I was in another school this week where the HOD dropped in twice and helped me sort some problems out. Result? Another good day for me. A good day for the students.

    Support can be both in the sense of emotional support or practical assistance of having two adults in the room.

    It is impossible to deal with challenging behaviour alone without backup from confident HOD and Head Teachers.
    JohnJCazorla likes this.
  5. suertesamp

    suertesamp New commenter

    Thank you for helpful comments.
    I have had some time to calm down since the end of this week. Friday was quite bad also. I will take the advice on board and follow through with it. Maybe I am going to struggle for some time. All I can do is try my best however I fear that I may be dismissed and replaced by somebody who can do the job better. Will have to see what next week brings!
    pepper5 likes this.
  6. sunshineneeded

    sunshineneeded Star commenter

    Nothing to add to the excellent advice already given, but didn't want to read and run, suertesamp. So sorry you are having such a rough time and feeling low, hope it makes you feel a bit better to know that you're definitely not alone. I'm having some similar days myself at the moment, and I've been doing my job (HLTA) for a long time. The class I cover is the class I work with every day, so I know them and they know me well - and I have good support from SLT. But I've had some very tricky days recently, when I've questioned if I can 'still do it'. It happens to all of us!
  7. pepper5

    pepper5 Star commenter

    Hi sue

    Yes, it definitely happens to everyone. There was a poster on another thread who used to be a policeman and worked in a rapid response unit; he said, working in a school was harder than that, so you see what you are up against. Schools aren't what the TV ads depict: where laughing children are surrounded by a smiling teacher having loads of fun. LOL.

    You are correct: you can only do your best. Try and get some rest this weekend so your body and mind is rested for next week.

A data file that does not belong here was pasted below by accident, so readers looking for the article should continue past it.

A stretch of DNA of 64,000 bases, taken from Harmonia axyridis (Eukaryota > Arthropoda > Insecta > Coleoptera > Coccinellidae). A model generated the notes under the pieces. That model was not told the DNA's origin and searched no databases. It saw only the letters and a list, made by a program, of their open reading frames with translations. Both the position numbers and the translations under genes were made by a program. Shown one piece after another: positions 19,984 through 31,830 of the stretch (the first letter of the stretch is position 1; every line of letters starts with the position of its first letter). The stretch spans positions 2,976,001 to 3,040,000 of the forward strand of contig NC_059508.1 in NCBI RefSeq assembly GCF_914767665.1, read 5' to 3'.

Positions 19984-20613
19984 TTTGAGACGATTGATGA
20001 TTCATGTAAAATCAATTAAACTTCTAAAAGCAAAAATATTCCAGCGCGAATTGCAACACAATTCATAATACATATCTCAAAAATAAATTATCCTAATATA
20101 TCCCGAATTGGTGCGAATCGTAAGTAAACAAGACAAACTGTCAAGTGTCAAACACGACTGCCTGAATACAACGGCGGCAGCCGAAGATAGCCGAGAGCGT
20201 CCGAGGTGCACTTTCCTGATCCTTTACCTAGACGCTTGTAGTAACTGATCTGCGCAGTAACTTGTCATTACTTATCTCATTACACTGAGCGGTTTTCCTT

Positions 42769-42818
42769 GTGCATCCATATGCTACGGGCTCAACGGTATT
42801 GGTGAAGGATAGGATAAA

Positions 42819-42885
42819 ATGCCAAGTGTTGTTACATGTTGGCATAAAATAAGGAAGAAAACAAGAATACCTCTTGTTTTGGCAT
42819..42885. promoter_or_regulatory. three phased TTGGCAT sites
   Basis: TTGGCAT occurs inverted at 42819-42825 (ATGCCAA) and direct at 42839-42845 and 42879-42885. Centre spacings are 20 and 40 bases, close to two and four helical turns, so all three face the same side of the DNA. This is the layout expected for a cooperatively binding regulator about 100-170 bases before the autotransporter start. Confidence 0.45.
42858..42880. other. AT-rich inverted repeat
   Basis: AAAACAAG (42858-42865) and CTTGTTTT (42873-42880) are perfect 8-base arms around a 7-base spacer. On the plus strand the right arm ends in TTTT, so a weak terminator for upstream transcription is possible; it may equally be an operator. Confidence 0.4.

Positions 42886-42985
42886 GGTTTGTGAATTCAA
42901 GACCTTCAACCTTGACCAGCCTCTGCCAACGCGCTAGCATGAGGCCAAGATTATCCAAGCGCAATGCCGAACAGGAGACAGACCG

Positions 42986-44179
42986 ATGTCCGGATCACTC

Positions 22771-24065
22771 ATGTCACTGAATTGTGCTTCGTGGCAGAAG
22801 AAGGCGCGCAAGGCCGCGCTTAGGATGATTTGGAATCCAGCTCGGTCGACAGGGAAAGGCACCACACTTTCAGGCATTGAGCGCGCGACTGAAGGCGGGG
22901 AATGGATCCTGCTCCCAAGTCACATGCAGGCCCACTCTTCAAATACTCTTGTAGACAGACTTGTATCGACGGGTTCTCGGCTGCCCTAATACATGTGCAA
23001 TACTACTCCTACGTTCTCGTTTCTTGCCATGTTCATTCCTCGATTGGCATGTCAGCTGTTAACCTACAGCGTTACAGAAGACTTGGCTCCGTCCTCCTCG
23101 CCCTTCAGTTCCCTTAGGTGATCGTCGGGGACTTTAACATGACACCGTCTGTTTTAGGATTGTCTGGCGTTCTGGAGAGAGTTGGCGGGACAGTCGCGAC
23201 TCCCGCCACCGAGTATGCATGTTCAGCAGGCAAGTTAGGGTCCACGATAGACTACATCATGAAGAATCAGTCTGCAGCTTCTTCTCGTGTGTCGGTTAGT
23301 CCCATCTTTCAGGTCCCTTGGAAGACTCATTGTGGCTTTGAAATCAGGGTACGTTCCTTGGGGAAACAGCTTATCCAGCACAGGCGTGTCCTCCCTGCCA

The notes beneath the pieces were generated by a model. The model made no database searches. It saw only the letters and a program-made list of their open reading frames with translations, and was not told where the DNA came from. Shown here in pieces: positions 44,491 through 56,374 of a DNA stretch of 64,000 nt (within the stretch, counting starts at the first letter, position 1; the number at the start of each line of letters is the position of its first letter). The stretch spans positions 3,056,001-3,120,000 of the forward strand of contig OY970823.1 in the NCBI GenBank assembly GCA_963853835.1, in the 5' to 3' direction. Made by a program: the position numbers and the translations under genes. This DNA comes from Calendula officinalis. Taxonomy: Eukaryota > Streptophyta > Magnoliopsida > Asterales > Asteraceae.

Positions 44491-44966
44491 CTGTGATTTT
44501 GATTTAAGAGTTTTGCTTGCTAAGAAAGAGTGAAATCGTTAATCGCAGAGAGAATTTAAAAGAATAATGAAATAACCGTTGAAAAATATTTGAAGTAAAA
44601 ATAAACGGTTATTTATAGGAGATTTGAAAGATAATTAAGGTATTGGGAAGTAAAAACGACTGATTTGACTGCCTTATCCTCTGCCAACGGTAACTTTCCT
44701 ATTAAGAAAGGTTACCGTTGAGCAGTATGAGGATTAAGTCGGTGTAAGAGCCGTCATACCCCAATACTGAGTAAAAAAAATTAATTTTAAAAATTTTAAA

Act confidently and the feelings will translate into actions.

    So, stand at the front looking firm and confident. State your three rules and your expectations, start writing down the names of people following the instructions, get everyone settled and on task which might take a few minutes. When you get the majority on task, then you can walk around the room assisting the others.

    Just remind them that you are there to work, they are there to work, and basically it is work, work, work.
    JohnJCazorla likes this.
  8. koopatroopa

    koopatroopa Senior commenter

    Managing behaviour in a cover class is always harder than when you are teaching your own classes. When you are new to the school, don't have the perceived status of "teacher" and are left tasks which need good behaviour from everyone to work, you have many barriers to success.
    This is the root of your problem. Eventually you will know the name of every troublesome child in school but for now you need teachers to be leaving you a seating plan, preferably one with photos. If you know you are going to be covering a class, ask who the likely lads and lasses are before hand so that you have some knowledge of the names to look out for. Change the tasks. If pupils can't read aloud for the noise, insist on individual quiet reading. That way at least some of the pupil will get something done and quiet is easier to enforce because there is no reason for anyone to talk.
    cadillac99, JohnJCazorla and pepper5 like this.
  9. baxterbasics

    baxterbasics Senior commenter

    What is really annoying is that by conducting tasks such as reading out loud, which require quite a lot of teaching skills organise effectively, you are being used as a teacher on the cheap. Supervising should be just that - watching over the class as they complete tasks. Delivering lessons is something different. Cover "supervisors" are being sold down the river.
    JohnJCazorla, pepper5 and baitranger like this.
  10. sparkleghirl

    sparkleghirl Star commenter

    It's one of many advantages of having an 'open door' policy in a dept where staff feel free to flit in and out of each other's classes and an argument for making this policy when supply/cover/new teacer is in. .Unobtrustive, of course, pretending to do something else even, but if kids know that an established teacher might pop in at any moment it changes the moodin the class. Of course, it only works in a dept where there is a trusting, supportive environment and creating that environment is one of the most important tasks of a HoD I think.
    cadillac99, JohnJCazorla and pepper5 like this.
  11. baitranger

    baitranger Senior commenter

    Yes, excellent point. Having a student read out loud to the class strongly implies some teaching input because if a student gets stuck or needs help to read or understand a word there needs to be a trained person to help. It also implies some discussion and help with the context and meanings of the text which again is a teaching function. Reading a text without appropriate emphasis or understanding is of very limited value.
    JohnJCazorla and pepper5 like this.

Share This Page